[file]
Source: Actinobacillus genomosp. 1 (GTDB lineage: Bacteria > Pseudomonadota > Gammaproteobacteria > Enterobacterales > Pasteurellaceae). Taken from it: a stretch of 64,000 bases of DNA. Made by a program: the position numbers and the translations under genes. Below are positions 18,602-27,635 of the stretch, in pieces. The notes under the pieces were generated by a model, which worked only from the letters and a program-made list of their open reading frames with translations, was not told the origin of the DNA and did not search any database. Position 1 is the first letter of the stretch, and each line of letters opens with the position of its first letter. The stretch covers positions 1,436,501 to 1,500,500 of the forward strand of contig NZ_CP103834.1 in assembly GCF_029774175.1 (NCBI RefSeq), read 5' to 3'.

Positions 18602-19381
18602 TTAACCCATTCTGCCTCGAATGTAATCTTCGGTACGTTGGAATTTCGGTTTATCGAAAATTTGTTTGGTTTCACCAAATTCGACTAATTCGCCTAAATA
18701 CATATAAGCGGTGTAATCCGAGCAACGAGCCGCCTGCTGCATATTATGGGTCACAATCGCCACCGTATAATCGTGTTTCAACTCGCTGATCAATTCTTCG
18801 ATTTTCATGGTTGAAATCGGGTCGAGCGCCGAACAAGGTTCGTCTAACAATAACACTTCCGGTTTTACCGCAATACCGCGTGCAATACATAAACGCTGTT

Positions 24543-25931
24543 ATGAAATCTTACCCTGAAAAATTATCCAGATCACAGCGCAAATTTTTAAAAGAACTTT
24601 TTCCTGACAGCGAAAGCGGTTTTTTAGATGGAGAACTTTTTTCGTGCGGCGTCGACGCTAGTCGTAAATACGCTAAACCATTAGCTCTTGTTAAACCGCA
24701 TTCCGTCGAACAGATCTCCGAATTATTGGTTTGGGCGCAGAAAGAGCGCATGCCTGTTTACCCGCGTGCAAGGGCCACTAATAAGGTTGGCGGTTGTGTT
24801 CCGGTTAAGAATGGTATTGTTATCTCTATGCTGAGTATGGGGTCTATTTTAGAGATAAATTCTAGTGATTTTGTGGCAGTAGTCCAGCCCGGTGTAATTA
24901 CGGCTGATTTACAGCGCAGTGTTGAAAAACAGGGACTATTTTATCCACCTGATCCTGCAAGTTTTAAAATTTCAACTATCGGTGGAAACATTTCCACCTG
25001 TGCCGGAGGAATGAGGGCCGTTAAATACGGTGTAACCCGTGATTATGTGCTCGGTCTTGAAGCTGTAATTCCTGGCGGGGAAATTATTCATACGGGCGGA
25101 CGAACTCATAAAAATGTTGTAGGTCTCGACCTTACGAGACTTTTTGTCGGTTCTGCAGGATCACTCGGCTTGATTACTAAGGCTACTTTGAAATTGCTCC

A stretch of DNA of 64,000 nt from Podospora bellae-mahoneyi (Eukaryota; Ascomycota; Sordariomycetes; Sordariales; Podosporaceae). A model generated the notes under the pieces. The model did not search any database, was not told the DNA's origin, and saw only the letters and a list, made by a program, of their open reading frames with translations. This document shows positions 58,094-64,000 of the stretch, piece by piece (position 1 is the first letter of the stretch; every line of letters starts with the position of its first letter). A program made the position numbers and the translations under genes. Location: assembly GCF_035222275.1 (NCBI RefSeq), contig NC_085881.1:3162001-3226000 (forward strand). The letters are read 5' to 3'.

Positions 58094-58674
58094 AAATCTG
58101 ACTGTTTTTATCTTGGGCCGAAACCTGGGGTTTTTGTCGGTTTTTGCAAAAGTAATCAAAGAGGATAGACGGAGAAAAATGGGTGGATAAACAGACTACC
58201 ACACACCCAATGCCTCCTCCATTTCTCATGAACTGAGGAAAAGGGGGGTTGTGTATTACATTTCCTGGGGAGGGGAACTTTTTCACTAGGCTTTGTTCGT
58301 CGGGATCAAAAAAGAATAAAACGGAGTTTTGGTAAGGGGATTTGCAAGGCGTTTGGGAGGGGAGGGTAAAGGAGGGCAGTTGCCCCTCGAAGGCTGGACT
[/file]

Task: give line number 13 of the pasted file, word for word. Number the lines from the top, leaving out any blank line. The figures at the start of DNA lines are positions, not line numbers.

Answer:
25101 CGAACTCATAAAAATGTTGTAGGTCTCGACCTTACGAGACTTTTTGTCGGTTCTGCAGGATCACTCGGCTTGATTACTAAGGCTACTTTGAAATTGCTCC